This video shows the newly-presented remains of an animal dubbed the “South American yeti” which lived in the mountains and whose claws could reach the same size as a car.
According to the group of palaeontologists, the animal is a “giant sloth bear” – scientific name Oreomylodon wegneri – and lived in the mountains of Ecuador at heights above 2,500 metres above sea level.
The giant sloth bear weighed around one tonne and had a huge nose and claws adapted to life in the low temperatures of the high mountains.
Researchers say the now-extinct animal would have lived in central and northern Ecuador and remains found by the team reportedly allowed them to rebuild its body completely.
Luciano Brambilla, a researcher from the Interdisciplinary Studies Center of the University of Rosario and Conicet said: “It has previously unknown characteristics, especially its big nose, adapted so that it could live in low temperatures and the climate of the mountains.”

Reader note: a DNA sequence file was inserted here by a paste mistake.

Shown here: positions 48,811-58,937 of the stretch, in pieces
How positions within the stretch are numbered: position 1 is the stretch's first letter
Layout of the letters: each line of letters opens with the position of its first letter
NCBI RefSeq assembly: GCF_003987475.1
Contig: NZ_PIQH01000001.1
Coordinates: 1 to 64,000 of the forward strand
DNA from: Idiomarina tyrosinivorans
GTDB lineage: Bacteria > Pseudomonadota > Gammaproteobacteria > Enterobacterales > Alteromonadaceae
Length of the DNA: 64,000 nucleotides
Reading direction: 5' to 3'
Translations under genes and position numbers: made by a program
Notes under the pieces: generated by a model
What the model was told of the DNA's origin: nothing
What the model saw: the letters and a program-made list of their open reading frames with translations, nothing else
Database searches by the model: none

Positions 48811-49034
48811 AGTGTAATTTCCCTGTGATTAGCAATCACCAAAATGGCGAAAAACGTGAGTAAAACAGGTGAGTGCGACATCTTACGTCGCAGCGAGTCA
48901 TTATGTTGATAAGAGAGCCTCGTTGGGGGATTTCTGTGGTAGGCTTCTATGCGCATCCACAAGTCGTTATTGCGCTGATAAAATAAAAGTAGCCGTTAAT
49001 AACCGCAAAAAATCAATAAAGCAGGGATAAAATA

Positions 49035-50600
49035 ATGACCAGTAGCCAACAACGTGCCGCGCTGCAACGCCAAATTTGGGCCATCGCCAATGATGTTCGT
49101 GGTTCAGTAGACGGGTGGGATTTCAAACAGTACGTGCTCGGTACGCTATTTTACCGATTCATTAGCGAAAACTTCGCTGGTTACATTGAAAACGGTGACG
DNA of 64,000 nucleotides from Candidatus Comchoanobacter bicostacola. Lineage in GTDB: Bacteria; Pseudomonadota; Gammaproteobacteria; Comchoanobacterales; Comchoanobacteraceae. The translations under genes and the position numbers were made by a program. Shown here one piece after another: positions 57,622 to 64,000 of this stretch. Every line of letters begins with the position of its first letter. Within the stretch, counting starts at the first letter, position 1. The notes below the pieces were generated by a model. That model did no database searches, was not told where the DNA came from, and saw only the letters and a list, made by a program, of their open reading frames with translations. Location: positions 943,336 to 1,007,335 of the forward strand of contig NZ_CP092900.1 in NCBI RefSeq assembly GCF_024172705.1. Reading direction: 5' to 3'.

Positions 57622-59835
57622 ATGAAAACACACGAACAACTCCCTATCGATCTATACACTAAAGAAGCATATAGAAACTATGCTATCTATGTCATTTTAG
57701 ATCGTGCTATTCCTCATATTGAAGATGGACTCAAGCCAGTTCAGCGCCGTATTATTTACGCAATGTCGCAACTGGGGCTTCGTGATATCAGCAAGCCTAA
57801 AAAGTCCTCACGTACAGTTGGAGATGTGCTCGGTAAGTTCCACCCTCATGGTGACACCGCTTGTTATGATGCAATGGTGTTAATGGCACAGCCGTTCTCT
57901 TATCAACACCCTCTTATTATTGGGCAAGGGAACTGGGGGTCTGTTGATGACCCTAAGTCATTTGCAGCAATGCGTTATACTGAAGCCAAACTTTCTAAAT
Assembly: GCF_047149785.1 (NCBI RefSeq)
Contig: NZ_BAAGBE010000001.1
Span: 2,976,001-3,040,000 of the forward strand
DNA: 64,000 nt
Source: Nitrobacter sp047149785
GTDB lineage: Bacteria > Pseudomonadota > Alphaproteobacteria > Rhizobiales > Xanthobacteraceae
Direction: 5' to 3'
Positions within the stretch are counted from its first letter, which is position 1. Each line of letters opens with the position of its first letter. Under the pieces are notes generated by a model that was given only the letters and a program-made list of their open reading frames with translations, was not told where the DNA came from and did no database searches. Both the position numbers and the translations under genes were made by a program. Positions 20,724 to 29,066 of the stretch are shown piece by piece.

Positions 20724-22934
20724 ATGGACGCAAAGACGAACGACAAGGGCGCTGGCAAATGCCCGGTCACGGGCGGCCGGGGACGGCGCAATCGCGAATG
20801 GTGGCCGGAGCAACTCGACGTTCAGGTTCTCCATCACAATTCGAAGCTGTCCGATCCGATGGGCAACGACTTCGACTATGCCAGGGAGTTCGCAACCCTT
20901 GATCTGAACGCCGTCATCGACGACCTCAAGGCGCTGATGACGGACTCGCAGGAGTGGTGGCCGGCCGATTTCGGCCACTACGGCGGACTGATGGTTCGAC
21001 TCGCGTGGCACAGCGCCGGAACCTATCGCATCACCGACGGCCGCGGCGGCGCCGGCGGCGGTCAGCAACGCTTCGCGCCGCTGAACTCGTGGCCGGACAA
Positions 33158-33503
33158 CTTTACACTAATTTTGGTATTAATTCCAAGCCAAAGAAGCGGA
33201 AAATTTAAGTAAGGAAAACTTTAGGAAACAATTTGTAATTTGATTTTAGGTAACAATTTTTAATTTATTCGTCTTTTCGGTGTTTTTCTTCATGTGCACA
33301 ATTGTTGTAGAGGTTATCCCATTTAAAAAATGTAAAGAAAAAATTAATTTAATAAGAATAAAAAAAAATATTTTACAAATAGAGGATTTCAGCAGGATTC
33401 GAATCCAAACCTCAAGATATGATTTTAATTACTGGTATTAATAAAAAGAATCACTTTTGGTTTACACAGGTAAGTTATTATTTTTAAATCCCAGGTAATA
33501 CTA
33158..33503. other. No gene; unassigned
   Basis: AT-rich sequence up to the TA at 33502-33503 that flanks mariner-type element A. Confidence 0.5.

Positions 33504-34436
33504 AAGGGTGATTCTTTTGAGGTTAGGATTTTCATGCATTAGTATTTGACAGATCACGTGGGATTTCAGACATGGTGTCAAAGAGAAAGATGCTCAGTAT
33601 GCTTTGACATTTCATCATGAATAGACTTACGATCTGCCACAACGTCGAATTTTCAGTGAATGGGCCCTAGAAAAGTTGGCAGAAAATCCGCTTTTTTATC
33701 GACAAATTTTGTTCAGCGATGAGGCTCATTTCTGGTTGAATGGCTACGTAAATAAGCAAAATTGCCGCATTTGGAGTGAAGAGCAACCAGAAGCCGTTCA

The bear’s huge claws are said to have been able to grow up to two metres long, around the same size as a small car.
Jose Luis Roman Carrion, an Ecuadorian palaeontologist from the Polytechnic School of Quito, said: “10,000 years ago, in the mountain and valley area where these remains were found, there were pastures, but the climate was around six or seven degrees colder than currently and the ecosystem had glacial lakes.”
The fossilised remains were found throughout the last century but they have only now been confirmed as belonging to a unique species.
Palaeontologist Roman Carrion said the sloth bears had a wider nose than other giant sloths, allowing them to “wet the dry and air and maintain humidity while exhaling”.
The sloth bears reportedly had an extremely developed sense of smell which could have made interactions between males and females easier, as well as the marking of territory.
They were herbivorous and could possibly have been used by ancient humans for food.
Remains from three adults and a cub were found at an archaeological site in the capital city of Quito in 2008.
Roman Carrion says: “The discovery of the three animals in the same place makes us believe that they lived in groups, information that is new for all land-dwelling sloth bears”.
It is believed the changes which occurred during the Ice Age 10,000 years ago led to the animal’s extinction.